Friday, July 5, 2013

Teaching Children About Failure

Educational toys
Educational Toys Roll

I will never forget the look on my daughters face that time I gave her an “F” on a weekly quiz. I don’t remember the subject but I do remember the look on her face. It said, “my mom just gave me an “F”! She has never made an “F” since, maybe a “C” when she stops trying occasionally, but she is mostly an “A” student like her parents.

But what do the facts say about allowing failure? In fact, research suggests that a developing child must encounter both success and failure to form an accurate self-image. This accurate self-image is necessary to equip them for tasks in later life.

This development of self-image and how a child encounters life is in essence the story of how he or she will relate to others both now and later in life. Allowing children to face and overcome failure early in life is significant to the development of self, identity, and psychosocial maturity.

What are some ways a homeschool parent can do this?

Adventure Play
Adventure play and project learning typically involve challenging physical tasks such as rock climbing, zip lines and survival camping however these activities can also include problem solving tasks and mental challenges. Research supports that overcoming a challenge produces an increase in self-esteem. This overcoming builds a memory base to which the child can refer back later. “I did that, so I can do this.”

Stock Educational Toys
This same memory bank is built earlier in life when a child plays with an educational toy; as the child masters a complicated toy he or she develops a memory of self-esteem. Educational toys are toys that prompt a child to environmental interaction; when a child plays with an educational toy it will sway, spin, swing, tumble, walk, float, rotate, roll or fly. These interactions not only help the child to understand basic environmental concepts such as gravitational pull they also allow a child to master the most basic of tasks forming the first self-images.
Talk to Your Children About Failure
Researchers studied conversation between parents and children comparing conversation that took place during conflict such as bad behavior and conversations regarding past negative events and found that when parents and children talked about these events they were able to turn the event from negative to positive. It is not so much how you fail but how you remember the failure.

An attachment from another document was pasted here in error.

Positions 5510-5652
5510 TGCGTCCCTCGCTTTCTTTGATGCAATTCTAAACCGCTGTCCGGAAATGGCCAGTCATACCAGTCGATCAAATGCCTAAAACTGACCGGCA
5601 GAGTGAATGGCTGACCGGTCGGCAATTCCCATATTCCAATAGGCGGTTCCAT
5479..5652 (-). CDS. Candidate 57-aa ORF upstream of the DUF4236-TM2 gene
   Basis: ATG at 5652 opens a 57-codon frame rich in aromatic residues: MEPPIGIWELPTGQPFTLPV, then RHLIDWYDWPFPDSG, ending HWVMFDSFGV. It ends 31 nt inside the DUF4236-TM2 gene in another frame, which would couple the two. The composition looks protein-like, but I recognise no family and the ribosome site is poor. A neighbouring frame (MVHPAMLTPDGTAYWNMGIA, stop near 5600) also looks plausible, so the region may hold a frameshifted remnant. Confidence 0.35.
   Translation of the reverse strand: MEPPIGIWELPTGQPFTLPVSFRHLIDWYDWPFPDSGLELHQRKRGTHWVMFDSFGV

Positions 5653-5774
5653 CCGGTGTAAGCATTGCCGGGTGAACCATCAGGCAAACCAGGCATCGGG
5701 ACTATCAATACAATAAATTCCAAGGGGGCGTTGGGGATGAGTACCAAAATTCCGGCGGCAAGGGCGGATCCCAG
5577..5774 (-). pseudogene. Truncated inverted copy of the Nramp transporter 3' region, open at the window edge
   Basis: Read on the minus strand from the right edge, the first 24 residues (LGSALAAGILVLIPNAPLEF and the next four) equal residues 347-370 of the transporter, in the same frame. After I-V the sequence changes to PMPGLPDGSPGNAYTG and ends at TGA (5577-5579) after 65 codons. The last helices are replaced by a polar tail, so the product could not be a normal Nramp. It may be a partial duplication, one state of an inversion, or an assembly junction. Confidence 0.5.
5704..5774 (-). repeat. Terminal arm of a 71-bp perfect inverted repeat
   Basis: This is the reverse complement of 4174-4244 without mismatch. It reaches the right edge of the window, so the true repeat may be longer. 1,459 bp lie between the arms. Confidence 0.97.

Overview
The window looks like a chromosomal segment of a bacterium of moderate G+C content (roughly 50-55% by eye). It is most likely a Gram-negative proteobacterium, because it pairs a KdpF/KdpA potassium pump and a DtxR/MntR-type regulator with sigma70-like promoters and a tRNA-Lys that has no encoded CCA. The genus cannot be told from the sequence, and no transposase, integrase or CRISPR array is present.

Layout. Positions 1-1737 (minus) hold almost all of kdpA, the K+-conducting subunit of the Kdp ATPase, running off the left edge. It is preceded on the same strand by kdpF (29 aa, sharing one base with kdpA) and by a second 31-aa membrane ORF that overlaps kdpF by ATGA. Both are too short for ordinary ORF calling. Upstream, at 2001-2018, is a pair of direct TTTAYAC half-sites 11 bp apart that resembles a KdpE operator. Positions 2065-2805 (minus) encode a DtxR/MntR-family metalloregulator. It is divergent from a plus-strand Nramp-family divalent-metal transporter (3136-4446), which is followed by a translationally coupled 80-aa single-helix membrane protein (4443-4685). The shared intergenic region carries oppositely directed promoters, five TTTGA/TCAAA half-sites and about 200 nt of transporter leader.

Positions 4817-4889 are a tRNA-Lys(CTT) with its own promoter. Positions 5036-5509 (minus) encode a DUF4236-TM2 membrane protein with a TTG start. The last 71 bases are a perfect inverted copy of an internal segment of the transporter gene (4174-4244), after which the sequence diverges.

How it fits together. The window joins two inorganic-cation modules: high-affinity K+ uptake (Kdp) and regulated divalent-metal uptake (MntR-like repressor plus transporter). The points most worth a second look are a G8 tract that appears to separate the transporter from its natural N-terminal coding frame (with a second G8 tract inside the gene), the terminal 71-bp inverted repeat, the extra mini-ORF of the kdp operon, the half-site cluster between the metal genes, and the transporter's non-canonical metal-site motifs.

In the end, allowing your child to experience both success and failure and providing them with positive support is the most effective way to raise a well-rounded adult with a healthy self-image. Let your child try something new today.
You may also want to read my post about Affordable Educational Toys.

4 comments:

  1. I think this is something everyone needs to hear. I appreciate the post. Some good ideas!

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    1. Thank you Sara! I know it has been very helpful information to me personally. I am one of those moms that needs practical details. Ty for stopping by!

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  2. Failure is one of life's greatest teachers. Thank you for reminding us of that!
    (stopping by via Titus 2sdays)

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    1. Thank you. The Bible says something to the effect that a wise man or woman learns from their failures...I pray my kids do! I hope they learn from the little failures so they can avoid the big ones! :)

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